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First Home Studio; How should I connect my gear, to get best results? Audio Interfaces
Old 31st August 2011
  #1
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First Home Studio; How should I connect my gear, to get best results?

Hello everyone, thanks for looking at my thread.

I am a Music student, and I am in the process of setting up my first home studio. The core part of my set-up consists of;

- MacBook Pro 2GHz Intel Core i7, 8GB RAM
- Logic Studio 9
- Mackie 1402 VLZ3 mixer
- KRK Rokit g2 8's (monitors)

I have literally just bought all of this gear over the last month or so, so now, I need to connect it all together, and I am wondering what the best why to do this will be.

I will be writing a lot of electronic music using Logic, but I will also be recording guitar and vocals through my mixer (obviously using a mic).

I have read so many articles regarding the different ways you can record in a small studio set-up like I have, that my mind is a bit fried at the moment, so I am looking for someone to put it in clear english the options I have.

Should I be connecting my mackie to my KRK's using XLR, or TRS, or RCA cables?

Should I connect my mackie to my macbook, via the mackies Alt outputs --- into my macbooks audio input. If so, is there an obvious cable to use in order to do this?

Then, do I connect a cable from the audio output of my Macbook ---- into my mixer?

I dont have much experience of using small mixers, so it would be great if anybody could give me a bit of guidance, and explain the signal pathway I should use

Thanks for looking!
Old 31st August 2011
  #2
Here for the gear
 

Use xlrs. RCA is unbalanced.
Old 31st August 2011
  #3
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BGRENNAN's Avatar
 

what type of interface are you using?
Old 31st August 2011
  #4
Gear Head
 

You can always use the tape out to connect into the mic line in on your mac book pro, using a RCA cable to 3.5mm TRS and either come out of the headphone output into a stereo channel of the desk, say 7-8 using a stereo 3.5mm to 2 mono 6.5mm TRS.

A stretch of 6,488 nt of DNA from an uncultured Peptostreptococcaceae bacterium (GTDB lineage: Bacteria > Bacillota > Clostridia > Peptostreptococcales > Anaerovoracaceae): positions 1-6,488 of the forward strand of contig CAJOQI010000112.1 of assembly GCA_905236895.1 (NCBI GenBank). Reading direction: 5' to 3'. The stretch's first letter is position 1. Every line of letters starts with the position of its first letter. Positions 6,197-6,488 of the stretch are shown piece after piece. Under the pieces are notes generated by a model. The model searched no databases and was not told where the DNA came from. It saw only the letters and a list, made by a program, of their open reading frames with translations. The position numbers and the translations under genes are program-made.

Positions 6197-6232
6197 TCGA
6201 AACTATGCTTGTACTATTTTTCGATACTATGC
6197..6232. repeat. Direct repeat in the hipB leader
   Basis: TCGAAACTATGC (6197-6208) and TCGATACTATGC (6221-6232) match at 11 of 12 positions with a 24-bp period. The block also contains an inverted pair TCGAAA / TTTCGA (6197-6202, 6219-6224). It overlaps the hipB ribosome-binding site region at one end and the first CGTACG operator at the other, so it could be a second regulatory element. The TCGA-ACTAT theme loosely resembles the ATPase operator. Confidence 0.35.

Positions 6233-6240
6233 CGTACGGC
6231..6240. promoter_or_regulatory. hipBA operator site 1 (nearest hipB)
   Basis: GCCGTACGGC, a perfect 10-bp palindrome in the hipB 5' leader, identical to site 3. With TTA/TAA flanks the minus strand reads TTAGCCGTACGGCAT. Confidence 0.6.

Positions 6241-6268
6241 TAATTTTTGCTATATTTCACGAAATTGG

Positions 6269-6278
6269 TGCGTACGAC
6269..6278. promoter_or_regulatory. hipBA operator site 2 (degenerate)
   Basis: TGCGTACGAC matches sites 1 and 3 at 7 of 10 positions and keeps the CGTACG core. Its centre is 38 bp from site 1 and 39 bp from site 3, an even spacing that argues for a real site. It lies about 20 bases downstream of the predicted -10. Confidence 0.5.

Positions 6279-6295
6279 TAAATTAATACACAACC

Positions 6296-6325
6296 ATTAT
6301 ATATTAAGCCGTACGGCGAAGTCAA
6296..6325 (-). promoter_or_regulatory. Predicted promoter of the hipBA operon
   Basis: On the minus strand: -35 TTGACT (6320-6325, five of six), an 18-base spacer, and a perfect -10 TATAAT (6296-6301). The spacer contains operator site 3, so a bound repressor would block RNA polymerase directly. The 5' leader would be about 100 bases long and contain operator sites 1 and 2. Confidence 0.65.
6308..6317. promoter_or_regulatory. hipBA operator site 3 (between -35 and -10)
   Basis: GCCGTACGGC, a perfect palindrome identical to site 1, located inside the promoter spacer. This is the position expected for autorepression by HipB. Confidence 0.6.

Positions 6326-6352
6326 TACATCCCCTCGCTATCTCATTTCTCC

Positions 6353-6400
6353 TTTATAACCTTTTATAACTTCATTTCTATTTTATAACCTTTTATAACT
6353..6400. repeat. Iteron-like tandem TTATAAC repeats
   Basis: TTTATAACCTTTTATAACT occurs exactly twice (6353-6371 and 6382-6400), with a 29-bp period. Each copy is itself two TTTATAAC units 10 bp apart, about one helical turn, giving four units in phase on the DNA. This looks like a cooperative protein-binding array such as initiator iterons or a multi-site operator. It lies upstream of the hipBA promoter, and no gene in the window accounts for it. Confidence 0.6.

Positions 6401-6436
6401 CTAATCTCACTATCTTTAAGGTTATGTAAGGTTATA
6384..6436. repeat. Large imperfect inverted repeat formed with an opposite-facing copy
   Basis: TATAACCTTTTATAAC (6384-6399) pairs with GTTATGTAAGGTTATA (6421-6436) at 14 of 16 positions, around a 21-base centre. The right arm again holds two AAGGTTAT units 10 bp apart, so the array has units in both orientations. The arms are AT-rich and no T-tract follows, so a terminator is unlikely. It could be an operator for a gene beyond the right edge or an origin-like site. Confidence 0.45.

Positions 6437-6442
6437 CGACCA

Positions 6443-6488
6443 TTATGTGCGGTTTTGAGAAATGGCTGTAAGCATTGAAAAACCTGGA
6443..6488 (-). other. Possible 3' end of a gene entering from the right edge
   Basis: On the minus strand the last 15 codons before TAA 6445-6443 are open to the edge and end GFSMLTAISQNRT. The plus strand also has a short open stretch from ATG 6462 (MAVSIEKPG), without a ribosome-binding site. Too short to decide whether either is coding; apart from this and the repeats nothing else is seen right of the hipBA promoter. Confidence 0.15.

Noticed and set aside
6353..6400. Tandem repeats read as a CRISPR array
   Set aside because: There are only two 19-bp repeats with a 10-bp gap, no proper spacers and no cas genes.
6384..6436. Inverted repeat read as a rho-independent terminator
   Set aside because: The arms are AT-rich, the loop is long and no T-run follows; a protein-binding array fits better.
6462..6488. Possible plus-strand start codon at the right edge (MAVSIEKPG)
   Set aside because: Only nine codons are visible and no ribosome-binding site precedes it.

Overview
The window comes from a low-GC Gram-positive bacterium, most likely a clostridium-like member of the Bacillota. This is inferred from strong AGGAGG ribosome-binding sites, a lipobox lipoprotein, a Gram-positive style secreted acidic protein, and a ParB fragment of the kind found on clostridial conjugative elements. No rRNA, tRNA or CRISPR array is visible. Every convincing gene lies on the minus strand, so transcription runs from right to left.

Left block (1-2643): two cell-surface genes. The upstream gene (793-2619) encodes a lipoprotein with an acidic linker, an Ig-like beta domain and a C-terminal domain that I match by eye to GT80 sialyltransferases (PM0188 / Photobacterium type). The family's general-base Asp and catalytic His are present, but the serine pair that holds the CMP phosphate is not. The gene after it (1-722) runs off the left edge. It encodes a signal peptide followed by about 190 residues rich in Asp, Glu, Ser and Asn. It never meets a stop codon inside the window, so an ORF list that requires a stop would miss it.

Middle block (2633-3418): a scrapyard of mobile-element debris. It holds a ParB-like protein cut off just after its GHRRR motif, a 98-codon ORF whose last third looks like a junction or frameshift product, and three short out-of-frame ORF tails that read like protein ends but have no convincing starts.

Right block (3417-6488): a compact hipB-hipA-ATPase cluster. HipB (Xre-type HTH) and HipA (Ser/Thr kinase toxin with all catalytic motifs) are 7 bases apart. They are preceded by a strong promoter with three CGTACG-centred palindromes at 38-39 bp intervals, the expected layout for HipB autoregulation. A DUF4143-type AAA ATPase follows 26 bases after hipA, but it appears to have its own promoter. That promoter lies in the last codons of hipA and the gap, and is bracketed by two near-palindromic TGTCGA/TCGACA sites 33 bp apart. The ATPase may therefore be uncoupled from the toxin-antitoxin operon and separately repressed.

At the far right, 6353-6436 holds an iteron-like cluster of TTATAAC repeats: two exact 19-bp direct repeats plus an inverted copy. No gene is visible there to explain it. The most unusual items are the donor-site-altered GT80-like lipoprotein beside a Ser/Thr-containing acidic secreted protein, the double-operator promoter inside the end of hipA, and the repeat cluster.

And you can use XLR to XLR cables to connect the mixer to monitors.

You are probably going to want some form of interface, which you could connect the channel inserts, using mono cables into an interface, this would also have a monitor output so thats where you would connect your monitors.
Old 31st August 2011
  #5
Lives for gear
 

use 3 harddrives

1 for recording audio
1 for OS and apps
1 for sample libraries
Old 1st September 2011
  #6
Gear Nut
 

The issue that has not been stated clearly enough is that you really must add a decent audio interface in order to get good results. The A/D and D/A converters built into the MacBook Pro are not up to the task. Any usb or firewire interface capable of accepting two line inputs (Apogee, M-Audio, Focusrite, etc) will do.
Old 2nd September 2011
  #7
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Quote:
Originally Posted by BGRENNAN View Post
what type of interface are you using?
I have not (as yet) bought an interface. I was kind of under the impression, that I would not need a mixer AND interface, to do the 'small scale' recording I will be doing at the moment (vocals & guitar), in my home studio.

So, what would be the main advantage of buying an interface? Would it be the fact that this would give me a better A/D converter, and would therefore improve my recordings (are we talking latency here?).

If I am only recording on 1 or 2 channels on my mixer at the same time, would my macbook not be able to deal with this?